Three Things You Should Never Do If You Want to Control Fertilizer Costs
If fertilizer sticker shock for 2022 has you worried, you’re not alone. In some areas, fertilizer prices have skyrocketed more than 300%. Delivery times are anyone’s best guess.
What’s your next move? Plant less corn next spring? Cut back on fertilizer to save money?
“There’s a lot of uncertainty in the fertilizer market right now, but there are key factors you can control,” says Dennis Klockenga, a crops specialist with ProfitProAG.
Critical mistakes are easy to make, as well, Klockenga added. If you want to control your fertilizer costs, never do these three things:
1. Skip soil tests. A soil test is important to optimize crop production. It can also help you spot areas where you may be able to cut back on fertilizer and save money. “It’s important to look at your soil test first and then decide your fertilizer strategy, so you’re not heading for a train wreck,” Klockenga says.
Don’t just go with the basic soil test that measures phosphorus, potassium and pH, though. It’s important to measure trace elements like zinc, sulfur, calcium and magnesium, especially if you’re not getting the yields you want. Klockenga recommends a base saturation (BS) test, which measures calcium, magnesium, potassium and sodium. “Base saturation correlates with many other values on the soil test report, but it’s a better prediction of nutrient availability,” he said.
The amount of calcium available in the soil is very important for cell division and plant growth. In areas where soil magnesium levels have gotten too high (i.e. 20%+ BS), high-quality calcium products can help exchange magnesium that’s held in the soil with calcium. This is important, because when soil magnesium levels are elevated, this can limit the supply and availability of potassium to the plant.
“Limited potassium supply will have direct effects on plant growth and grain yield due to lower drought tolerance, weaker stalks and stems, and less resistance to plant diseases,” Klockenga said.
Most Midwestern soils have plenty of magnesium, with the exception of highly sandy soils, Klockenga said. If you don’t have enough calcium in your soils, the texture will be like concrete, impeding air, water movement and nitrogen fixation.
“Magnesium is like a golf ball, and calcium is like a beach ball,” Klockenga explained. “If you have a soil filled with ‘golf balls,’ you won’t have as much pore space for air and water movement, compared to a soil filled with ‘beach balls,’ where you have more pore space.”
Having more pore space can help lower your fertilizer bill. “The more the soil ‘breathes’ and allows air and water movement, the more you lower plant stress,” said Klockenga, who also recommends plant tissue testing during the growing season. “Less stress means plants can use nitrogen more efficiently, which means you may be able to apply less nitrogen.”
While there is an extra charge for a BS test, Klockenga recommends testing for BS and trace elements in at least 1 to 2 places per field. Ideally, these tests will show calcium between 65% to 75%, 15% magnesium, 5% potassium, sodium less than 1% and pH around 6.7 to 6.8. If your numbers are off from these levels, ProfitProAG has options that can help.
2. Avoid a residue breakdown. If you’re not mastering residue management each fall, you’re missing opportunities for free fertilizer. Roughly 4 tons of corn residue per acre are left behind by a 180 bu/A corn crop. That material contains 80 pounds of nitrogen, 30 pounds of phosphorus, 190 pounds of potash, 16 pounds of sulfur, 35 pounds of calcium and 25 pounds of magnesium. “These nutrients are free, when you break down crop residue biologically and release these nutrients to feed next year’s crop,” Klockenga said.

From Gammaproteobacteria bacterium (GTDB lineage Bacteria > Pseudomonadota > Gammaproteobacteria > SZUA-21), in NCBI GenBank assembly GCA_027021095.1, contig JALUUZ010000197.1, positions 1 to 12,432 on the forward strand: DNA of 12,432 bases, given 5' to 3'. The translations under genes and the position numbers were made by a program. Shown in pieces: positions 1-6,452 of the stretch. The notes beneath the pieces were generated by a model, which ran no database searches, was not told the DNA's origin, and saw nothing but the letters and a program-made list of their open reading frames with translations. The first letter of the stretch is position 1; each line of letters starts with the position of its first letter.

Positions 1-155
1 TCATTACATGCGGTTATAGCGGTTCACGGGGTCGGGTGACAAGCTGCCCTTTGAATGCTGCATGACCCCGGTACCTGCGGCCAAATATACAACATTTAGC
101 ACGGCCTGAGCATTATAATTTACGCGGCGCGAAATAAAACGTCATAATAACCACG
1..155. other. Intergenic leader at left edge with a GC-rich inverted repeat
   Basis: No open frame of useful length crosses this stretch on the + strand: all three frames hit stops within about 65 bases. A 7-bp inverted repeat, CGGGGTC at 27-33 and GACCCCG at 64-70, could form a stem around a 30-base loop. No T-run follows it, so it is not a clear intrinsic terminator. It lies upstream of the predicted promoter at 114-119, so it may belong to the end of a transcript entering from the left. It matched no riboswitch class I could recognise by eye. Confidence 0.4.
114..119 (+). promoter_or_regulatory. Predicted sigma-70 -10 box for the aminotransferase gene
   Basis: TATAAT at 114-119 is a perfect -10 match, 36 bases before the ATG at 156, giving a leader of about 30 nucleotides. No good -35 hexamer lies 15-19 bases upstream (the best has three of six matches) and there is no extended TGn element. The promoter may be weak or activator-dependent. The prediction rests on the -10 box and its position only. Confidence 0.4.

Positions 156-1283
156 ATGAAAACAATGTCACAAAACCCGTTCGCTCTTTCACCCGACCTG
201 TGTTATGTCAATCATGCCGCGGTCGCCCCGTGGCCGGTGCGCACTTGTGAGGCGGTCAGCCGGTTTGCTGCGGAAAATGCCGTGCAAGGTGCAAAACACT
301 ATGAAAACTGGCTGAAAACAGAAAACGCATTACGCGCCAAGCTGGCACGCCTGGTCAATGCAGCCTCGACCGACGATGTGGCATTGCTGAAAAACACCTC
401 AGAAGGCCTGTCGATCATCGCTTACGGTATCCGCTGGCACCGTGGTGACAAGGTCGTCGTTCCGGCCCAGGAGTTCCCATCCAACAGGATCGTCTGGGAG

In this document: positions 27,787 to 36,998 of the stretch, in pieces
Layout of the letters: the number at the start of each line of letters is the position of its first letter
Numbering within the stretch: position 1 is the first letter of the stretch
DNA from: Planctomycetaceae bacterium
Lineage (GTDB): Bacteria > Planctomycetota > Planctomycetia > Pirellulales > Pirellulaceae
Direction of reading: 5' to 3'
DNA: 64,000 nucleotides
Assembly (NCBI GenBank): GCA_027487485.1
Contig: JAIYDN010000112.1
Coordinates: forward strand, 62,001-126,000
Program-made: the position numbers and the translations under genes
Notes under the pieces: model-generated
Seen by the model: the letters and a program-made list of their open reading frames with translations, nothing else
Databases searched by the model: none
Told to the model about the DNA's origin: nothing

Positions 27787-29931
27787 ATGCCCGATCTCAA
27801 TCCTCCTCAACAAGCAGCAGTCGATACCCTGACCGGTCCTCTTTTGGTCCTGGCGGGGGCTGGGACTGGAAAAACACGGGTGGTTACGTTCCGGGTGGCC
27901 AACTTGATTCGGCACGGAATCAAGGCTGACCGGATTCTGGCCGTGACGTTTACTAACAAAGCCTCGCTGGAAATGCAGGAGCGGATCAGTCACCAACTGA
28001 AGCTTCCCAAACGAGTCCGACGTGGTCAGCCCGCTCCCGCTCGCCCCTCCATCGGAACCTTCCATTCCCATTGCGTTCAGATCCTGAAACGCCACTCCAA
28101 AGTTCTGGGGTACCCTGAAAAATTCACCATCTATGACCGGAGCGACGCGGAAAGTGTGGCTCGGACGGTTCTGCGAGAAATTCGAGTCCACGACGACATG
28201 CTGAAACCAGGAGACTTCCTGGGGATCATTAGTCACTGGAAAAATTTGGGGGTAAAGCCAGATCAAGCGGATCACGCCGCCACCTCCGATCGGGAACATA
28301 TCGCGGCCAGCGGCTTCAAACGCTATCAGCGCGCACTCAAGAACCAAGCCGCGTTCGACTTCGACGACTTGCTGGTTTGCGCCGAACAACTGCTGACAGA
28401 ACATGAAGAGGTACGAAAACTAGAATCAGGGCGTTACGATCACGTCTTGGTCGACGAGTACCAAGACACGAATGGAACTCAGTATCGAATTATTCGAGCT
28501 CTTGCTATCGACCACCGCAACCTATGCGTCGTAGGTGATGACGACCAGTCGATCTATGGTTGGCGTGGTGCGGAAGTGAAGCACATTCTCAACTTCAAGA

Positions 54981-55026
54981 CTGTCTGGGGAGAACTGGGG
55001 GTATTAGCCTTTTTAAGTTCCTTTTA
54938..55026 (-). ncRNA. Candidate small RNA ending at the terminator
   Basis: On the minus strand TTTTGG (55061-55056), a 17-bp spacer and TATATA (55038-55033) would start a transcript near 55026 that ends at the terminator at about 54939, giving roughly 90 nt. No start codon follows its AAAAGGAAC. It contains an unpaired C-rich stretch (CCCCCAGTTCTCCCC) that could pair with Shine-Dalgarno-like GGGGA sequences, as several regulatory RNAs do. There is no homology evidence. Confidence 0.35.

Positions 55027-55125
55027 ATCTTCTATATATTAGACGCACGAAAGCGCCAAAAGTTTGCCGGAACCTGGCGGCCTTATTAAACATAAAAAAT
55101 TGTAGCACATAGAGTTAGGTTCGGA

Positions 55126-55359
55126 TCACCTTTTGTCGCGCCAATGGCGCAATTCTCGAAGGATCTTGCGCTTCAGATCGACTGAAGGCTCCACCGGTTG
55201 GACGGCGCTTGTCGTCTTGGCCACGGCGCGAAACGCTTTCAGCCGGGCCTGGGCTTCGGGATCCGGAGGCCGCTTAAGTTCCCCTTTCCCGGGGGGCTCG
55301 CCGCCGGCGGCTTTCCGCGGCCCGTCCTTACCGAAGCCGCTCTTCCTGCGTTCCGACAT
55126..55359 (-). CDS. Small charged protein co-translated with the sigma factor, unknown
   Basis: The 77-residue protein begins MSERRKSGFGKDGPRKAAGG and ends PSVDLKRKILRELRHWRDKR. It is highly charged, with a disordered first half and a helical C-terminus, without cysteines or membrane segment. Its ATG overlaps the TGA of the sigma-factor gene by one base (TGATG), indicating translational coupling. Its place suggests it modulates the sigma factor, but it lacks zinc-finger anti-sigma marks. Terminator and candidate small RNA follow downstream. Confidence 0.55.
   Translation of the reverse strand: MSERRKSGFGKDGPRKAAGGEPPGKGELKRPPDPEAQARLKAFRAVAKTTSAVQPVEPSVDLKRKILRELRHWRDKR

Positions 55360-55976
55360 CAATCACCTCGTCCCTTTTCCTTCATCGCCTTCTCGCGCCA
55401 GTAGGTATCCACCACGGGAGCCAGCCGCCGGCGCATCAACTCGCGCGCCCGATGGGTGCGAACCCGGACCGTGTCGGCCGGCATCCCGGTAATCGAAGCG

Spraying ProfitProAG’s residue management product on crop stover following harvest unleashes the power of beneficial microorganisms. “The fungi and microbes poke holes in the stalks as they consume the material,” Klockenga said. “This helps break down the residue from the inside out.”
Josh Knapke, who farms with his family in west-central Ohio near Rockford, knows how effective this “second harvest” can be. Knapke admits he and his brother were skeptical at first, though, when Klockenga suggested the residue management system. Knapke sprayed ProfitProAG’s residue management product onto his fields following the 2020 harvest. He was shocked when he saw the results in the spring of 2021. “There was no residue left,” says Knapke, who raises corn, soybeans and wheat, with some corn-on-corn acres. “When we did vertical tillage, the stalk residue just disintegrated.”
Residue management is a key part of a new approach the Knapke brothers are taking to build soil health and boost yield potential, from eliminating ripping to adding more cover crops. The Knapke’s holistic system means they don’t use any commercial fertilizer, other than 28% UAN. “To me, it’s not a hassle to spray the corn stubble before we put the sprayer away for the winter, especially when you consider all the benefits you’re getting,” Knapke says.
3. Overlook the “Recipe for Success.” There is no one-size-fits-all system when it comes to fertilizer management and successful crop production. ProfitProAG offers a three-phase “Recipe for Success” to help you control the controllables. The “Recipe for Success” is tailored to your farm’s specific needs through:
While soaring fertilizer prices are painful, ProfitProAG can help you take control, Klockenga said. “Contact us for more details about how your own “Recipe for Success” can make farming more profitable and fun again.”